Then Gleas, with his best air and in very courtly style, begged to offer them shelter and food until they could make their plans But in the midst of a very eloquent speech he perceived the lady's cold blue eyes fixed intently on his ragged bearskin, and suddenly grew confused, and faltered.

The lady thanked him haughtily and coldly, but when the canoe came, he saw that she had never been in a dug-out before. This was a specially good one, twenty-two feet long and two feet ten inches broad, with a square stern closed by a board; but even good ones like this require care. So he got into the water and told her to put her hand on his shoulder and get in very carefully. She tried to spring in without doing so, and the canoe rocked fearfully; then she lost presence of mind and clutched at him; but the canoe upset, and she fell full length into the water. In a moment he had righted the canoe, and placed her carefully in it. Then the old king entered, and he paddled them skillfully off to the settlement. (His paddle was about three feet long and five inches broad.) But she was very angry, and hated him worse than ever, for she could not but be aware that she had made a fool of herself.

Men they arrived, there was great excitement, but he handed her over to his mother, and went off to prepare for dinner. His mother came to tell him that she was absolutely worn out, and would not be able to see him that night.

From the old king's conversation, he gathered that they were absolutely destitute. His palace had been raided, his cattle taken, and, unless he could find a place for his serfs, they would be forced to put themselves under his enemy, who, it seems, had been offended by the not too courteously expressed refusal of his daughter to marry him. This was good news to Gleas, for if the Brythons were quarreling among themselves, they might perhaps leave him alone.

Next morning Gleas' boy had a hard time of it. His master was shaved with a bronze razor; his hair and moustache were carefully combed and trimmed He put on a splendid linen cloak, fastened on the right shoulder with a coral-studded brooch. He had his best sword on, with its splendid leather scabbard, adorned with gold, and also his best armlets, bracelets, and finger-rings. At the last moment he tastefully decorated his cheeks with a chaste design in red ochre and charcoal, mixed with grease. The boy stared at him, for this was a new development in Gleas. But she was anything but courteous—would scarcely speak to him, and complained of the dampness of the hut. He tried in vain to explain that that was very easily remedied. His people would lay down a new hearthstone and a fresh layer of clay in a day or two. Then she said she could not think of putting him to so much trouble. Would it not be best for him to give her up to King Maglocune, who was at least wealthy and a warrior.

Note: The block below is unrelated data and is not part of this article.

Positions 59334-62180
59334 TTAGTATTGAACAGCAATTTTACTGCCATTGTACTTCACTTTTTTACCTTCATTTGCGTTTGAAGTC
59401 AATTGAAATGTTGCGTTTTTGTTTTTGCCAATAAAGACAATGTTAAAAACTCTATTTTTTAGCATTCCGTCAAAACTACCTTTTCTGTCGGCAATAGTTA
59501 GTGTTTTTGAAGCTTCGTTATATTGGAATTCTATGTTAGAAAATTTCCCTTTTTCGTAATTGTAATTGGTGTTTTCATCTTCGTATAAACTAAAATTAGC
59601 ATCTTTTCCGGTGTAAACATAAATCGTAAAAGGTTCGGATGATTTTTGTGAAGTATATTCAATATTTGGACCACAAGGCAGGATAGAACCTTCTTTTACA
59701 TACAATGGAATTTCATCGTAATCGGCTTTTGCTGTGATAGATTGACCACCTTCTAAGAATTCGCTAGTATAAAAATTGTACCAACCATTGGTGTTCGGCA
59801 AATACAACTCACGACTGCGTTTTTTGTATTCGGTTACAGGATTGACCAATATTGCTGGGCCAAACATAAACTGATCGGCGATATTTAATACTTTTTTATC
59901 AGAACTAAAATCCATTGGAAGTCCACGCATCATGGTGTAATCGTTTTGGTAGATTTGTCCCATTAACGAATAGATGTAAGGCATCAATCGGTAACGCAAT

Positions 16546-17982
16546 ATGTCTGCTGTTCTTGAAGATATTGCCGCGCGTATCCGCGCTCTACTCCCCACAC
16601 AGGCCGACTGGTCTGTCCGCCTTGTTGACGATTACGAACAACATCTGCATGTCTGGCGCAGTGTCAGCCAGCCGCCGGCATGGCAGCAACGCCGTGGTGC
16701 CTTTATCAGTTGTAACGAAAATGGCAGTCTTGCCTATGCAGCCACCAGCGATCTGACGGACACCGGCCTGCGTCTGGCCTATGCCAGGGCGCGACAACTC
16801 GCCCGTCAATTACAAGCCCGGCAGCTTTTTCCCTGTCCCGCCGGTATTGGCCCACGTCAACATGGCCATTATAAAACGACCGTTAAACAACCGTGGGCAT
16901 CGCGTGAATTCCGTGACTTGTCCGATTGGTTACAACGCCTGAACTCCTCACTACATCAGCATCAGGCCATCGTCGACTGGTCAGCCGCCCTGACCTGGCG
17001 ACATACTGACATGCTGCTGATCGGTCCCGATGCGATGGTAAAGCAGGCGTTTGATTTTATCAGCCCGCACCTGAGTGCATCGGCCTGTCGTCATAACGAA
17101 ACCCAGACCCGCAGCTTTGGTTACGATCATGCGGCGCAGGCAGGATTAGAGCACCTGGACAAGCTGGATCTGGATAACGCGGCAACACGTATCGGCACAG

So their conversation during the next day or two was not specially agreeable to Gleas, whose thoughts were very much taken up with that very Maglocune and his probable doings on this emergency. Nor was he at all deceived. There was cause for grave anxiety, and he had already given orders to hide cattle, sheep, and horses, and destroy all paths. Every person who could be spared was kept on the settlement, and all canoes save one were kept in the palisades.

It was well that he had done so, for a wild note of alarm sounded two days afterwards, and Morgesius and the scouts came running in to report a strong set of Brythons advancing to the attack. His mother and the older men begged him to give up the girl, who was a useless burden to them, but he would not listen to them.

He was already busy superintending the execution of his long-planned schemes for defense, for he could not hope to be always left alone. He and Morgesius were already dismantling the causeway beams and carefully planting stakes where the water was deep and the bed very muddy, and where the causeway did not go.

So when the fierce yellow-haired Brythons came and raged at him, he simply let them rave as long as they liked. They fired arrows and javelins, but the range was very long, and there was nothing but a palisade to fire at. They then tried the causeway, but fell into deep water and mud, and had much trouble in rescuing one another. After this there was a long consultation, and they began cutting down trees and hauling them to the waterside. A rough raft was made of this, and very slowly this crank craft began to make an erratic and devious course towards the settlement.